One of the most frustrating parts of having a newborn is the gas. It seems impossible to avoid! Their little stomachs are still developing, so in the first few months of life, it’s incredibly common. It can also happen in breastfed babies, especially if they have an intolerance to something you’re eating. And once babies start on solids and are trying more and more new foods, it can take some time for their tummies to adjust. But seeing them struggle is so hard! If you’re wondering how to comfort a baby with gas, we have some tips for you.
It can be hard to figure out how to comfort a baby with gas! The first thing you want to do is make sure that’s what you’re actually dealing with.
Babies pass gas all the time. But sometimes, they might have some that refuses to pass, which can cause discomfort and fussiness. If your baby is squirmier than usual, or keeps pulling up their legs, they could be trying to pass some stubborn gas. Some babies may arch their backs and be inconsolable while trying to pass gas. If they get better immediately after a burp or toot, then yep! You’re dealing with a gassy baby. If passing gas doesn’t seem to relieve their discomfort, there might be more going on, and you may want to give their pediatrician a call.
Now that you know you’re dealing with a gassy baby, there are some things you can do to help relieve your little one, like simple exercises.
Try placing your baby belly down on a flat surface, then gently lift them up slightly on their stomach and massage their belly. Or try putting your baby down on their back, and doing “bicycle legs”. Holding the baby’s ankles and feet, move their legs back and forth like they’re riding a bike, making sure to apply gentle pressure to their belly. Every couple of cycles, push their legs toward their chest together. Be prepared for the toots that will most likely escape in that position!
For bottle-fed babies, you may need to make a couple of adjustments to their feeding position.
Make sure the bottle is tilted at an angle that fills the entire nipple with milk, so they’re not sucking in a lot of ear when they’re eating. Also, when you feed your baby, make sure their head is higher than their belly. You want to aim for a position that naturally allows liquid to move slowly to the bottom, and bubbles to rise to the top. Those bubbles will easily come out as burps, but trapped bubbles can turn into stubborn gas.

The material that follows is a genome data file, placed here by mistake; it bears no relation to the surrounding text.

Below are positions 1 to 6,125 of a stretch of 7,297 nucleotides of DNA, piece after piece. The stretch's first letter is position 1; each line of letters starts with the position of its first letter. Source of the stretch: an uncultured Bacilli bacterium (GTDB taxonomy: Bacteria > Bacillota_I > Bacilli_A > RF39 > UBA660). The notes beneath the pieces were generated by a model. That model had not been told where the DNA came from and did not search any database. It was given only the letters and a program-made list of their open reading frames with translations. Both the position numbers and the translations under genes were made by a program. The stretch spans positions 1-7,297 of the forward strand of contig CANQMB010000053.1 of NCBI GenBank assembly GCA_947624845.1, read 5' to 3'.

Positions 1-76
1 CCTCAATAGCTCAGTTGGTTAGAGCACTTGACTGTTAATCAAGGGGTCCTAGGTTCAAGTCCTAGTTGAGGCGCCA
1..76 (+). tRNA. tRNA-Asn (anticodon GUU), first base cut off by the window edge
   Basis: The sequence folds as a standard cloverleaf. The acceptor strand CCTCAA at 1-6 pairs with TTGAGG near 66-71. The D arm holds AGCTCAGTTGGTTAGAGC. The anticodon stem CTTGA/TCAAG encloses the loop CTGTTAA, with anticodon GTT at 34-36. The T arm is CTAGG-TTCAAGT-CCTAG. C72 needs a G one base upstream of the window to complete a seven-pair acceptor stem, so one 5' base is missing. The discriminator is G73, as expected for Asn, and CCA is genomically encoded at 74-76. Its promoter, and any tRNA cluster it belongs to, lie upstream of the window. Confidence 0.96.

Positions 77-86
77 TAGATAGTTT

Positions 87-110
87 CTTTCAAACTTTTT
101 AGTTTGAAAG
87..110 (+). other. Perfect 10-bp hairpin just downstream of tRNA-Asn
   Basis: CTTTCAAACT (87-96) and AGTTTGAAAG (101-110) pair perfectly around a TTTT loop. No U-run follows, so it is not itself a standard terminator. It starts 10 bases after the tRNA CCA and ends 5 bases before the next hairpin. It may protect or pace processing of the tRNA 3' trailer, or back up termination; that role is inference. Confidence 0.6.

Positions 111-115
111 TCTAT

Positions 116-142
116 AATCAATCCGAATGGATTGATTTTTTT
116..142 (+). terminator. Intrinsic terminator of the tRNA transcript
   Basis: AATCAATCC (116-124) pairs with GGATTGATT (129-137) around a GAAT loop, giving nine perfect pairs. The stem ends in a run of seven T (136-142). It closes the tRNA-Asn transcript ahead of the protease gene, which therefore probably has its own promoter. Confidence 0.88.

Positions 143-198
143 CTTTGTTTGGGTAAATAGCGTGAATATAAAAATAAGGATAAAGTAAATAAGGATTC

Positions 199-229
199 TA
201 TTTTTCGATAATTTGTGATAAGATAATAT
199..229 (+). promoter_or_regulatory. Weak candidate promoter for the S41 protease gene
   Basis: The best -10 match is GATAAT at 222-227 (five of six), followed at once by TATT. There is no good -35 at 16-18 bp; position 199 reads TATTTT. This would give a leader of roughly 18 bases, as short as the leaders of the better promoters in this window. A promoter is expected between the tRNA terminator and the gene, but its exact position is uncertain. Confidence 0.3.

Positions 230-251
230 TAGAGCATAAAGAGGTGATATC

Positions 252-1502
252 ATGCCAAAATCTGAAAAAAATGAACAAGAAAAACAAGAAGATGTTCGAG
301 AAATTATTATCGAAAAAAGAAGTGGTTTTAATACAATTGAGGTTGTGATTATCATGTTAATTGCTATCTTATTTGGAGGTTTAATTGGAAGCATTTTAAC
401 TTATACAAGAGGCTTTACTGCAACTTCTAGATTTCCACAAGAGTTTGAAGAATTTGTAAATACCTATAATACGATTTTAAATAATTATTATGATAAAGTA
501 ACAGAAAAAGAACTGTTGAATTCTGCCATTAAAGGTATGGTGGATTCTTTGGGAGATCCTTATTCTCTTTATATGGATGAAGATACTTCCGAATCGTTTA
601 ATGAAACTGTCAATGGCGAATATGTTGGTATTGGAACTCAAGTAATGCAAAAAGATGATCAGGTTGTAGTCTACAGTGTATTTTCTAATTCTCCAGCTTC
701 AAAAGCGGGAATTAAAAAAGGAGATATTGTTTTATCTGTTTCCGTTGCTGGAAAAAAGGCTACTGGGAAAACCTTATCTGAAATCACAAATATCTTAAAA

In addition to positioning, one of the best ways to combat gas in babies (bottle or breastfed!) is to be diligent about burping! Try stopping a feeding in the middle to burp the baby, then letting them finish. And always burp them after they’re done. Try positioning the baby higher on your shoulder so there is pressure on their belly while you pat their back. The added pressure from your shoulder can help break up gas bubbles and move them out.
If you’re breastfeeding and your baby is gassy, you might want to look at your own diet.
Foods that are harder to digest can cause gas, in grown-ups and babies! Think about it: if broccoli gives you gas, then it could very well be causing the same issue with your baby. Take a look at the foods you’re eating, and how you react to them. Try eliminating the foods that make you gassy, and see how your baby does on your breast milk after that.
If all else fails, talk to your doctor about an over-the-counter remedy. When you’re trying to figure out how to comfort a baby with gas, you’ll try anything!
Sometimes, despite your best efforts to prevent gas and trying all the other tips and tricks, you might need some help. Over-the-counter anti-gas drops like Mylicon and Phazyme have helped a lot of babies. Just make sure the one you choose contains simethicone, and always check with your doctor before giving your infant any kind of medicine.
It really can be hard to figure out how to comfort a baby with gas! But plenty of parents have succeeded using one or more of these methods. And just remember, this isn’t forever!
(Image: iStock / jacoblund)